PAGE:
Online marketers and SEOs work with large volumes of data every day. You should always make sure you read and interpret the data in a meaningful way. Google Data Studio is a powerful tool that you can use to visualize data from different sources. We will show you what you should pay attention to when using Google Data Studio, and how you can utilize Google Data Studio in the best way for your online marketing activities.
Prior to using Google Data Studio, you should set a precise goal for your data analysis. Of course, this basic rule does not only apply to the Data Studio, but also to other web analysis tools such as Google Analytics or Ryte. With the right goal in mind, data compilation becomes more structured and efficient.
Ultimately, you are not using the data for the sake of the data itself, but to achieve something with it. So, try to define some data visualization goals based on your marketing strategy.
Google Data Studio is a free and convenient tool for generating reports involving multiple data sources. It was first offered in May 2016 as a beta version. Since then, the developers in Mountain View have continually improved the tool over time in response to user feedback. In September 2018, a new version was made available that gives users who have a Google Account the ability to create an unlimited number of reports.
In general, Google’s Data Studio is suitable for online marketing advertisers and SEOs who want to create reports for customers or to evaluate their own performance. Ultimately, the tool is always useful when you want to process data from your online marketing activities in an appealing, easy-to-understand and clear manner.
Google Data Studio can access data collected by products belonging to the Google corporation. These data links are called “connectors” in Data Studio.
Currently, you can merge data from 17 Google connectors. These include Google Analytics, Google Ads and Google Sheets as well as data from the Google Ad Manager, Google Cloud SQL or Google Sheets.
In addition to these standard connectors, third-party providers can also share their data using a Google Apps Script API for processing in Google Data Studio. You can now use 94 so-called “partner connectors”. In total, depending on the software you use, there are over 110 different data sources available to you in the Google Data Studio.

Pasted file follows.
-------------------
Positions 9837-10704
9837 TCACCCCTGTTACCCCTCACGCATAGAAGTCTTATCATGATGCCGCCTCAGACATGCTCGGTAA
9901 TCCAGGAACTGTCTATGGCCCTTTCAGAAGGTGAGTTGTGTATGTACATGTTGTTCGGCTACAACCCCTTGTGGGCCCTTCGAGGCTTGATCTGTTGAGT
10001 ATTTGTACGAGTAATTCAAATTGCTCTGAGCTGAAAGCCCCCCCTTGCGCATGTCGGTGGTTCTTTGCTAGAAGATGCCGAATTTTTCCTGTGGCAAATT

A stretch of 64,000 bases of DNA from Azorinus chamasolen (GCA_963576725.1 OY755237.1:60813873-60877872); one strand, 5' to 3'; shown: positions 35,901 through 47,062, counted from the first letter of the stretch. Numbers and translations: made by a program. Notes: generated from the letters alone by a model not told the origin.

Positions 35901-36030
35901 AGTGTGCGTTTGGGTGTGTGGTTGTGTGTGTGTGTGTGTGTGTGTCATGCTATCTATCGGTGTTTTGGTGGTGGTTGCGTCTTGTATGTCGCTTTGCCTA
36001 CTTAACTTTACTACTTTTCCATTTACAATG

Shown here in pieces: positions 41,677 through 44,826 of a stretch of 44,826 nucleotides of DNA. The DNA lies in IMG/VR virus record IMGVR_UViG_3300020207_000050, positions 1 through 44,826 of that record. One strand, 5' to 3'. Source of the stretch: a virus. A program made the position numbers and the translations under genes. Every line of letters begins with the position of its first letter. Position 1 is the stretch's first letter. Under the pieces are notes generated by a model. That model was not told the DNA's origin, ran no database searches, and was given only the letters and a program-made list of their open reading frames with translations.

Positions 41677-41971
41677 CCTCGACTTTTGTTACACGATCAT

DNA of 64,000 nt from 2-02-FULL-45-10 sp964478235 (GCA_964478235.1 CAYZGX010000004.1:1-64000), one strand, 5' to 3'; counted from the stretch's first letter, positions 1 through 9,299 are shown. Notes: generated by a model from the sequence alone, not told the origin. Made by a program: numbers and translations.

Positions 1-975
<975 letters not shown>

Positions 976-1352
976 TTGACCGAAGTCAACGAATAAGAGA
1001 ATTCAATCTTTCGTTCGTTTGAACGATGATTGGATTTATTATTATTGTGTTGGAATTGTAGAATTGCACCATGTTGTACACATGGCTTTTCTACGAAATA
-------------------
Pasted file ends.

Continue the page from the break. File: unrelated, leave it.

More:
For example, you can use the partner connectors to include data from Bing Ads, your Amazon Seller account, Criteo or LinkedIn.
You can find an overview of all connectors here.
Figure 1: Google Data Studio connectors
In addition to these data sources, any data can be imported into Data Studio using SQL databases or even .csv files. You can also import data from Ryte into Google Data Studio in this way.
This results in countless possible combinations for creating meaningful reports. As mentioned previously, you should not combine data from all possible sources without a clear goal, otherwise transparency and efficiency will be compromised.
As part of the introduction of the GDPR in Europe, the data protection measures for Google Data Studio were also significantly amended. Therefore, before you process data with the tool, you should first enter all necessary information in the tool and accept the Google Ads data processing conditions.
In order to create a report using Google Data Studio, you first need to set up the appropriate connectors. This is the only way you can access the required data.
Figure 3: Authorize a Google Analytics connector.
As soon as the data is available through the connectors, you can visualize them in the Google Data Studio. There are many display options with the tool. With a few clicks, you can change the contents of your reports as well as modify the way the tables are displayed. This is why it is important to define your goals before using Google Data Studio, otherwise your reports could easily become confusing.
You can also customize the design of your reports. This allows you to select the primary and secondary colors, as well as fonts, in the tool. You can also change your layout. In the side menu, for example, format and spacing can be set. Reports are easy to “brand”. You simply insert an image or a text field.